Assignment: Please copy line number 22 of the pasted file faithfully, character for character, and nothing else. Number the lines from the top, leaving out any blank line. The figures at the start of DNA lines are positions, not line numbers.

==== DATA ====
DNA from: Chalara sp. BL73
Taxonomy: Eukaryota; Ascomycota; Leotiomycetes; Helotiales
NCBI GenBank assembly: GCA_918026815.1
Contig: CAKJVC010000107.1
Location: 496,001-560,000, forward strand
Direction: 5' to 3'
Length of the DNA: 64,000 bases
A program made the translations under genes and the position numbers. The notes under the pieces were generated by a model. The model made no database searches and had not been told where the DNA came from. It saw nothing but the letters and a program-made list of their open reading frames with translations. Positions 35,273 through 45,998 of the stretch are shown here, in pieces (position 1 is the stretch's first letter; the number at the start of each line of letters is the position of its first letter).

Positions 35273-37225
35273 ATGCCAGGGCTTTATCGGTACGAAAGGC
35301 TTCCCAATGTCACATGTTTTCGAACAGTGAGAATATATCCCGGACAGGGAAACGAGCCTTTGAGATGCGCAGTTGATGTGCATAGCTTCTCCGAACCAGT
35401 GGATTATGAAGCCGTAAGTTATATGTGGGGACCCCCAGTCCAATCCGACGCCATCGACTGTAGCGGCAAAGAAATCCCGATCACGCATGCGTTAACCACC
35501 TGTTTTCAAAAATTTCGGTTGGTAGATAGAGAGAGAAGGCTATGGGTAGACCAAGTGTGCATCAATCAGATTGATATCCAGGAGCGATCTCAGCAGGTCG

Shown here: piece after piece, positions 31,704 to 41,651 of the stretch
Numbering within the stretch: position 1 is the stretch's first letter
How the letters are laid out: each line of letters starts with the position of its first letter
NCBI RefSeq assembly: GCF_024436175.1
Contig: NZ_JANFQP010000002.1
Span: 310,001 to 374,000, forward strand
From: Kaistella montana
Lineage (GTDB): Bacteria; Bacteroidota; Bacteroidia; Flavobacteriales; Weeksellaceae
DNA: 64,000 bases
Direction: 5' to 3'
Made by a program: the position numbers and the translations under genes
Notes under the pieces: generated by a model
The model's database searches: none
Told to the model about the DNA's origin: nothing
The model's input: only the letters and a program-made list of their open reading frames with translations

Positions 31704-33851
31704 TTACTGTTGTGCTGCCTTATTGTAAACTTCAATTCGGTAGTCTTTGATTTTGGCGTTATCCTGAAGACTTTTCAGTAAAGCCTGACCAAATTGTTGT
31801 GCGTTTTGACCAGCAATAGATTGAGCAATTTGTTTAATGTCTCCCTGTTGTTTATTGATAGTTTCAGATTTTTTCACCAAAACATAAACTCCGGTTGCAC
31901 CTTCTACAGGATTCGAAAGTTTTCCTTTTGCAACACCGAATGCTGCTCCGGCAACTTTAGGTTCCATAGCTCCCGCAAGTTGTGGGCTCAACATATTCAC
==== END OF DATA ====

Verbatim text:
DNA: 64,000 bases